I suppose that's a way to look at it. I've obviously never sat down and done all the math or tests real bats to see the effect of corking, but (and I'm rehashing some old arguments I've read) by taking all that extra weight out of the barrel and sweet spot of the bat, you cost yourself a surprising amount of pop. So yeah, maybe you'll make contact more often but at a cost to how much power you can transfer to the ball upon contact. I think the basic argument was that ultimately instead of corking a 34-ounce bat (or whatever), it was better to just use a 33-ouncer. Dispersing that weight loss over the entire body of the bat, rather than concentrating it all in your sweet spot is just better if you're looking at this from a scientific perspective.

The only thing that doesn't cover is the psychology behind it. Maybe for some reason, a guy will just play better if he's using a corked bat, thinking he's got an edge, or whatever.

Huisj
06-10-2010, 10:48 AM
I'm just putting this out for discussion, but in Einstein's theory, isn't the speed of the bat squared, thus more than making up for the loss of mass? I have an open mind, tell me why not.

The "c" in Einstein's theory stands for the speed of light, not any movable object. Quantum physics really don't apply to our everyday lives.

I think what slavko might be thinking of is kinetic energy, which is (1/2)mv^2. So, potentially, if the loss in mass results in enough speed to still bring equal energy, then it could have an impact.

Momentum transfer might be even a more applicable idea here though. When you really start to think about what's at work, swinging a bat and hitting a moving ball is way more complicated than just super basic physics equations since it's not just the bat's mass/velocity/energy/momentum at work, but also the strength of the person swinging it to transfer force through the bat to the ball as contact is made. Or something like that. I dunno, I haven't had any cofffee yet today.

doublem23
06-10-2010, 11:22 AM
I think what slavko might be thinking of is kinetic energy, which is (1/2)mv^2. So, potentially, if the loss in mass results in enough speed to still bring equal energy, then it could have an impact.

Momentum transfer might be even a more applicable idea here though. When you really start to think about what's at work, swinging a bat and hitting a moving ball is way more complicated than just super basic physics equations since it's not just the bat's mass/velocity/energy/momentum at work, but also the strength of the person swinging it to transfer force through the bat to the ball as contact is made. Or something like that. I dunno, I haven't had any cofffee yet today.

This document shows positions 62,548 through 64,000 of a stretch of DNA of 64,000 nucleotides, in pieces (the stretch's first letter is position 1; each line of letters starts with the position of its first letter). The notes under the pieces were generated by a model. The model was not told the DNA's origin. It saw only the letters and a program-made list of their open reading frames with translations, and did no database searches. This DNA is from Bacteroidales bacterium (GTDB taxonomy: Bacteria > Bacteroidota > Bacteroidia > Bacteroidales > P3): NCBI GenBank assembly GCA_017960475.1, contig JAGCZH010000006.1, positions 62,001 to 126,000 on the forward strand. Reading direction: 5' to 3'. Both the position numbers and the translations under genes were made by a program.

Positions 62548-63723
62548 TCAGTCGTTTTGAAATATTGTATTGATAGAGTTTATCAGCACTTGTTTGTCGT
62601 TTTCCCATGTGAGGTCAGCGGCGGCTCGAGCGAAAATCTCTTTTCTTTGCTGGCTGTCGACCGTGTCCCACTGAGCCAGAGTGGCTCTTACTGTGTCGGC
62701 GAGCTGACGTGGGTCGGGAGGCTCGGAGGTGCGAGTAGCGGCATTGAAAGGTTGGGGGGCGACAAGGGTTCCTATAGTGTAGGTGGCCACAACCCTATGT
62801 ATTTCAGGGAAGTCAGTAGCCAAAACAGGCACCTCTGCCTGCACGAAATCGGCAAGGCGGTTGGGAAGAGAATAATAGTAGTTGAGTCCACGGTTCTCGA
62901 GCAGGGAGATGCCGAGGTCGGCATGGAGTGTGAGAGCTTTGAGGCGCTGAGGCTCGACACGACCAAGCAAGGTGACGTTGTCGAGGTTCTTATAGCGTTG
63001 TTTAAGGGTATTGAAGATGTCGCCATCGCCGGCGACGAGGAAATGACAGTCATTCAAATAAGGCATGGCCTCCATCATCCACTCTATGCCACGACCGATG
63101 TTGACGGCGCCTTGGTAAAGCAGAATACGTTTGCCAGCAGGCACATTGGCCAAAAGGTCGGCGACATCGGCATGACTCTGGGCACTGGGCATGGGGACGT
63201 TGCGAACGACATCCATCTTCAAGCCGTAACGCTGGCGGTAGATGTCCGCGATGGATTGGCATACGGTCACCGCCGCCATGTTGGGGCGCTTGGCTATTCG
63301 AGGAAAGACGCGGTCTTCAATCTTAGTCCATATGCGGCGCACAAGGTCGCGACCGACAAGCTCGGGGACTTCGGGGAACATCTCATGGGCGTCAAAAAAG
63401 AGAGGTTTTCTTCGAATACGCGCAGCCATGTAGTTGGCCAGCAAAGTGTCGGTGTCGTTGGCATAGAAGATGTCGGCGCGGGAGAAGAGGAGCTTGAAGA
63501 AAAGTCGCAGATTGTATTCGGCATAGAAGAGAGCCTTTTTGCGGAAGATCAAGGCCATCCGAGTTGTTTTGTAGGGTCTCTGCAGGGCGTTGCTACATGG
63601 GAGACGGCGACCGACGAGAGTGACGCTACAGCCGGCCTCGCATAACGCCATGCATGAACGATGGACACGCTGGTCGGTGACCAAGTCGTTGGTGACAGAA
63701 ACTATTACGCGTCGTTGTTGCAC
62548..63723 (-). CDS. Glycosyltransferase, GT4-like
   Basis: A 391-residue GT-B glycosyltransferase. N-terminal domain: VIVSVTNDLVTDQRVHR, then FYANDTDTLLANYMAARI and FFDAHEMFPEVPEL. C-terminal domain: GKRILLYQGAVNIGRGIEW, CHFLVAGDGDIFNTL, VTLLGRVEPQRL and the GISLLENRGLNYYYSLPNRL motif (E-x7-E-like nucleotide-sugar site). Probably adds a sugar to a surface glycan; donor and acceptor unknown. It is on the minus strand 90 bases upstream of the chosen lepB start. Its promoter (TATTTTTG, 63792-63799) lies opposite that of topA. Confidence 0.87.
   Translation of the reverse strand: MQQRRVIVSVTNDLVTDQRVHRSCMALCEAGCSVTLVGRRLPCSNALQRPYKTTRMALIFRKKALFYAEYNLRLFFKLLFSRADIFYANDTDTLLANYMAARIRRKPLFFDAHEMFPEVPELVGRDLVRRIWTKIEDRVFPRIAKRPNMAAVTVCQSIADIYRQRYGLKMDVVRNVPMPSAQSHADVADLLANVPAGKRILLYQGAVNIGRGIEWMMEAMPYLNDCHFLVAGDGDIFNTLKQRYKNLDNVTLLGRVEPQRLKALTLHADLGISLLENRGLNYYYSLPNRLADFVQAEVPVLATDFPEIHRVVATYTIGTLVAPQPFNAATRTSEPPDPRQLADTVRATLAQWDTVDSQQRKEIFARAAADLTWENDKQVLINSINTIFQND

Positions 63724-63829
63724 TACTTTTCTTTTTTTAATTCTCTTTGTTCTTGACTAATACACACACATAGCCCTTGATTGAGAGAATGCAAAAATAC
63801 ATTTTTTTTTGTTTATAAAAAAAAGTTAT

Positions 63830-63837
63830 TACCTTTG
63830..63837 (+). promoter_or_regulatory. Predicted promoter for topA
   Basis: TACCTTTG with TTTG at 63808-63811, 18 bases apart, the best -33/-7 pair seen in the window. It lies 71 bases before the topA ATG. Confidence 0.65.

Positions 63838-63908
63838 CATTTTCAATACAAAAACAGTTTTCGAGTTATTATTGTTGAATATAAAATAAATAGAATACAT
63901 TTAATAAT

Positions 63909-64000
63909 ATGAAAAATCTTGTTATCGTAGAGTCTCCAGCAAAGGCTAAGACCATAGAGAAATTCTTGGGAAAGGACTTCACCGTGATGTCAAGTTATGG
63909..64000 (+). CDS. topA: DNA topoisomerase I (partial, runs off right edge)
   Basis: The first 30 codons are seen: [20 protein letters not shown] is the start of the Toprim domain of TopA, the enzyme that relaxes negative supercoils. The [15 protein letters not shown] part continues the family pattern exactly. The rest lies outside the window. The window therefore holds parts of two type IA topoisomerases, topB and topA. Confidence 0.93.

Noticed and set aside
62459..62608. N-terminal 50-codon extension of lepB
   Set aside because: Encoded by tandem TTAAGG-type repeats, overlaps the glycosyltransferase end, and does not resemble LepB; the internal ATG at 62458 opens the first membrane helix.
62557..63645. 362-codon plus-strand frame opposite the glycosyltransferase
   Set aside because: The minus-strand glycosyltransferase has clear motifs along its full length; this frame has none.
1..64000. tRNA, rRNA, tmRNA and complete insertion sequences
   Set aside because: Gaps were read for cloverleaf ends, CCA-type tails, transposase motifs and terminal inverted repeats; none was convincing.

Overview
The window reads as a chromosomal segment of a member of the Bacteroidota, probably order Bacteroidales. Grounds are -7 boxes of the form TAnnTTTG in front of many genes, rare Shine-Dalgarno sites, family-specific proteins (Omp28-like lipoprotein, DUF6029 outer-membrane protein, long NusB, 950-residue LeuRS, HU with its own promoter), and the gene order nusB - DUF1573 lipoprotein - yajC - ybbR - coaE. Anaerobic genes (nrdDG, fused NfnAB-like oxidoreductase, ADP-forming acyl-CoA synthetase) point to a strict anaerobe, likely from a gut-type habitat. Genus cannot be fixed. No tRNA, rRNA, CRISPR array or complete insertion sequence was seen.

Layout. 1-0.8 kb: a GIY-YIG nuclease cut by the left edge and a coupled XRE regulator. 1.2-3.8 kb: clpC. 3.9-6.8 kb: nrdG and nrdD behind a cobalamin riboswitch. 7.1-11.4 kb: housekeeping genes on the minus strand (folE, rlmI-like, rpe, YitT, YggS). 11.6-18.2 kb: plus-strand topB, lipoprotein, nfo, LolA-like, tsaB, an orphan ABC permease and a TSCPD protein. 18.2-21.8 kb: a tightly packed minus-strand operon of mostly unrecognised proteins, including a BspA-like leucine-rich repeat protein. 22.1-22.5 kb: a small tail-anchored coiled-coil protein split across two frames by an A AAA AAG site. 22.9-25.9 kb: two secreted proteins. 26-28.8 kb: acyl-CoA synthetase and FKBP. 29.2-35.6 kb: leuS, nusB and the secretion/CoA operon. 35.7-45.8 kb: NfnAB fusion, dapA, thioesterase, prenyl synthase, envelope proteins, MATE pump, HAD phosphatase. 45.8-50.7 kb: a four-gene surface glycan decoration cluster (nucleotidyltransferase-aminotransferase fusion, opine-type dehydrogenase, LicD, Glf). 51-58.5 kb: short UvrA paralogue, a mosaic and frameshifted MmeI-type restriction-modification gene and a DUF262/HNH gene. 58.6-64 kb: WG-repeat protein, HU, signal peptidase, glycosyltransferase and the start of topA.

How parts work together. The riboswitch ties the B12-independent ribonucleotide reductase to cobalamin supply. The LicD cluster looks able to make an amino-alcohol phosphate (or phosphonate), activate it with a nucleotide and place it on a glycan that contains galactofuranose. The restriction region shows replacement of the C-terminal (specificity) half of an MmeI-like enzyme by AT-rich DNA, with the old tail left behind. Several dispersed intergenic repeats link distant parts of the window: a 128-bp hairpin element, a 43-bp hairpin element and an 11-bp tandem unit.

I don't know, this has always been a very interesting topic to me, but I admittedly don't know all the details. All I remember is seeing some Sports Science show once where they tested a corked bat vs. an identical, regular bat and found that the ball was coming off the corked bat with significantly less force.

balke
06-10-2010, 01:47 PM
I don't know, this has always been a very interesting topic to me, but I admittedly don't know all the details. All I remember is seeing some Sports Science show once where they tested a corked bat vs. an identical, regular bat and found that the ball was coming off the corked bat with significantly less force.

What about Superballs? I thought the idea of cork was not only to lighten the bat - but to add a better recoil.

I'm actually surprised there haven't been in depth tests about the value of Corked/stuffed bats versus conventional wood. I mean I would figure with a solid bat with heavy mass - the bat speed the hitter creates on his own would be the best way to hit a HR.

I would also guess a softer "bouncier" core would help spring the ball off the bat more than regular wood. So on a HR strike the ball could gain several feet.

I would add: I think Sosa corked intentionally because he couldn't catch up to a fastball anymore that season. I think he knew he was using a Corked bat - in hopes to get around faster on a fastball.

Huisj
06-10-2010, 02:01 PM
What about Superballs? I thought the idea of cork was not only to lighten the bat - but to add a better recoil.

I'm actually surprised there haven't been in depth tests about the value of Corked/stuffed bats versus conventional wood. I mean I would figure with a solid bat with heavy mass - the bat speed the hitter creates on his own would be the best way to hit a HR.

I would also guess a softer "bouncier" core would help spring the ball off the bat more than regular wood. So on a HR strike the ball could gain several feet

But think about cork--it absorbs energy very well. It isn't bouncy. It seems that it would really have the opposite effect. It could allow the wood of the bat to give more without recoiling as fast because the cork inside absorbs much of the blow.

downstairs
06-10-2010, 02:43 PM